Musk seeks permission from the FCC to test his ambitious space internet
Later last year, ZME Science revealed that one of Elon Musk's top priorities in the future is deploying a massive fleet of micro-satellites into Earth's low orbit to provide internet and mobile data. The plan is to serve internet to billions in the developing world, but to do so the service needs to be very, very cheap. At the same time, while launching thousands of satellites into space doesn't sound particularly cheap, but if there's any company good at launching cargo into space affordably that's SpaceX. This isn't exactly a pipe dream, and Musk seems very serious about it considering he just filled an official request to the FCC to gain permission for a test of the satellite internet, according to the Washington Post.
Later last year, ZME Science revealed that one of Elon Musk’s top priorities in the future is deploying a massive fleet of micro-satellites into Earth’s low orbit to provide internet and mobile data. The plan is to serve internet to billions in the developing world, but to do so the service needs to be very, very cheap. At the same time, while launching thousands of satellites into space doesn’t sound particularly cheap, but if there’s any company good at launching cargo into space affordably that’s SpaceX. This isn’t exactly a pipe dream, and Musk seems very serious about it considering he just filled an official request to the FCC to gain permission for a test of the satellite internet, according to the Washington Post.
If you live in a well connected city, you won’t need satellite internet. After all, right now it’s at least 10 times slower than fiber optic since there are quite a few lengthy connections that need to be made. When you’re on satellite internet and want to access a website, the request first goes out of the computer to the modem, out to the dish which transmits the data to the satellite. The signal is then bounced back from about 22,000 miles up (where the geosynchronous satellites orbit) to ground-based stations called gateways. The gateways have large antennas which they use to pick up the signal from the consumer’s home, what website they want to go to, and using the terrestrial system connect with the Internet, grab the data, take it back to the gateway, shoot it back up to the sky and back down to the consumer’s home. Sounds very complicated (it’s a lot more in practice), but the whole process still only lasts 500ms or half a second. This is still quite a lot if you play video games or need lag-free voice data, but still better than nothing if you live in the middle of nowhere or there’s no fiber optic infrastructure, like in most developing countries.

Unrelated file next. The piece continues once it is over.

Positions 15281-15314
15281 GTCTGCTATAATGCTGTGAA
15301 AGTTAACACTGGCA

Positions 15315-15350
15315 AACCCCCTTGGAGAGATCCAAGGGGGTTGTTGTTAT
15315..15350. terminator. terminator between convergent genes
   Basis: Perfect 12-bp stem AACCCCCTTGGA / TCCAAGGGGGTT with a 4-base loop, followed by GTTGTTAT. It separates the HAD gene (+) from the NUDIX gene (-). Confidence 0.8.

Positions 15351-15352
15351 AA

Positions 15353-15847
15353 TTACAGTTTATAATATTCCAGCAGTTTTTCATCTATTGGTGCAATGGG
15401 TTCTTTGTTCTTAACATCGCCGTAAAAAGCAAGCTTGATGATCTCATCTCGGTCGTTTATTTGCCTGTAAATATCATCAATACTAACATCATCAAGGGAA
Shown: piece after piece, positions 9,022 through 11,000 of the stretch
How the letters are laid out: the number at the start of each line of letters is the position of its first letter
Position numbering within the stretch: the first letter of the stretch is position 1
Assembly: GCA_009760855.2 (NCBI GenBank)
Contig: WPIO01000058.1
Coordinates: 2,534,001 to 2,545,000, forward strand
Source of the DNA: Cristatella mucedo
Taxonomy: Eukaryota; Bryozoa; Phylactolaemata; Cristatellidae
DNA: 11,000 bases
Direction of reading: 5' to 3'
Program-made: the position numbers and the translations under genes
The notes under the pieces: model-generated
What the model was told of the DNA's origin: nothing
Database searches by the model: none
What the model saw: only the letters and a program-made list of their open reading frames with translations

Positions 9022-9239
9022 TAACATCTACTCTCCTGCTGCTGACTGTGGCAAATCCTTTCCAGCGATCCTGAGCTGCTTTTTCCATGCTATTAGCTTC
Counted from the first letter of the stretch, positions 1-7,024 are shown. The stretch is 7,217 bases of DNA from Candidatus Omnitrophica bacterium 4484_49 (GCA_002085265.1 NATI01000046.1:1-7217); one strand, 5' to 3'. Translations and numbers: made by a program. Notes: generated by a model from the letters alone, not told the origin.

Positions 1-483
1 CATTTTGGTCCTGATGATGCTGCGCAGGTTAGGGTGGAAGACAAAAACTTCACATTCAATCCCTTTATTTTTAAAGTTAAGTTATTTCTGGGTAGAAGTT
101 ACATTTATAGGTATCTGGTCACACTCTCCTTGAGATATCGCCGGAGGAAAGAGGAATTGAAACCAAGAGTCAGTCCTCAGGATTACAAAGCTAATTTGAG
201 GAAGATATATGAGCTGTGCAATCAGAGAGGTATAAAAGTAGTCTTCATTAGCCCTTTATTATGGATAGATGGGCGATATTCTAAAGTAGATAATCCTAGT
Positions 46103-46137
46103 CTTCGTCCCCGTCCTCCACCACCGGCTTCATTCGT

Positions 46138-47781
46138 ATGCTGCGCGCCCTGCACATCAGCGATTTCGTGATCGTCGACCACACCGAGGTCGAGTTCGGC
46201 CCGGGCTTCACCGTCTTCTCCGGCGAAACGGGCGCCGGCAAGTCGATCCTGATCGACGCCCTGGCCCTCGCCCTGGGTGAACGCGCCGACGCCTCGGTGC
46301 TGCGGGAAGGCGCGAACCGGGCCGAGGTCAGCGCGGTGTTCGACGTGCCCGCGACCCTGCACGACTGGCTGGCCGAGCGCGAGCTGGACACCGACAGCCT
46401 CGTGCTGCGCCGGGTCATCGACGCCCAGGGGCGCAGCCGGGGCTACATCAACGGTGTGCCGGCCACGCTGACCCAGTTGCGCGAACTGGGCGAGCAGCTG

What Elon Musk’s wants to do with his internet venture is a bit different. For one, he intends on launching no less than 4,000 micro-satellites, comprising a networked information blanket above the Earth. This is where the real catch comes in, though: the satellites will stay at an altitude of 650 kilometers, or 150 km closer to Earth than any other com-sat. First, the company wants to run a test with two identical microsats, launched on SpaceX’s flagship Falcon 9 rocket. Once in low-orbit, the satellites will open their broadband antennas and send signals over the high-frequency Ku-satellite spectrum to reach three ground stations on the west coast of the US—SpaceX operations in Los Angeles and Redmond, Washington, and at Tesla Motors (Musk’s other company) in Fremont, California. The FCC approval is required so that the government may verify that the communication link won’t interfere with other broadcasts. It take up to six weeks for the licence to get approved.
SpaceX isn’t alone, though. Right on their heels is OneWeb, founded by Musk’s friend Greg Wyler who has extensive experience in telecommunication and satellite internet. He was initially enlisted by Google for their own version of a satellite internet service, but they eventually parted ways. His new company is now backed up by Sir Richard Branson (Virgin Group) and wants to deploy 700 satellites of its own in a similar fashion as SpaceX, only at 1,200 km above Earth. They will also have their own spectrum rights.
“The ITU manages all spectrum for space. When you’re in space, all space-related spectrum is managed by the ITU, and terrestrial spectrum by nations. In 1997, the ITU created a right for the use of certain spectrum, Ku and Ka, provided that with mathematical certainty, it would not interfere with current GEO satellite users.
OneWeb acquired the spectrum rights, designed its own technique to unlock that spectrum so it could be used for this purpose. In general, it’s called Progressive Pitch, and it’s a patent-pending methodology for maximizing throughput while ensuring no interference with the GEO operators. That technology allows us to unlock a very large amount of spectrum,” said Wyler in an interview with Fierce Wireless.
Some rumors allege that OneWeb and SpaceX will actually partner, which sort of makes sense considering the costs. Speaking of which, this is one of the riskiest business out there (anything that involves launching things in space is inherently risky, granted). For instance, in the 1990s a company called Teledesic, funded by Bill Gates, early cellular service entrepreneur Craig McCaw, and Saudi prince Alwaleed bin Talal, claimed it would launch 840 com-sats to serve billions with internet. It flipped soon after it was found that this kind of venture was non-profitable. Also, Mark Zuckerberg also had similar ideas. He founded a non-profit organization called Internet.org which would serve internet through satellites. But the idea has already been shelved, due to the huge costs involved. For SpaceX, these seem to be at least $1 billion. Granted, technology has drastically improved since Teledesic’s day, but if a global, cheap, anywhere-available satellite internet will ever come online, it’ll take a great deal of effort and energy.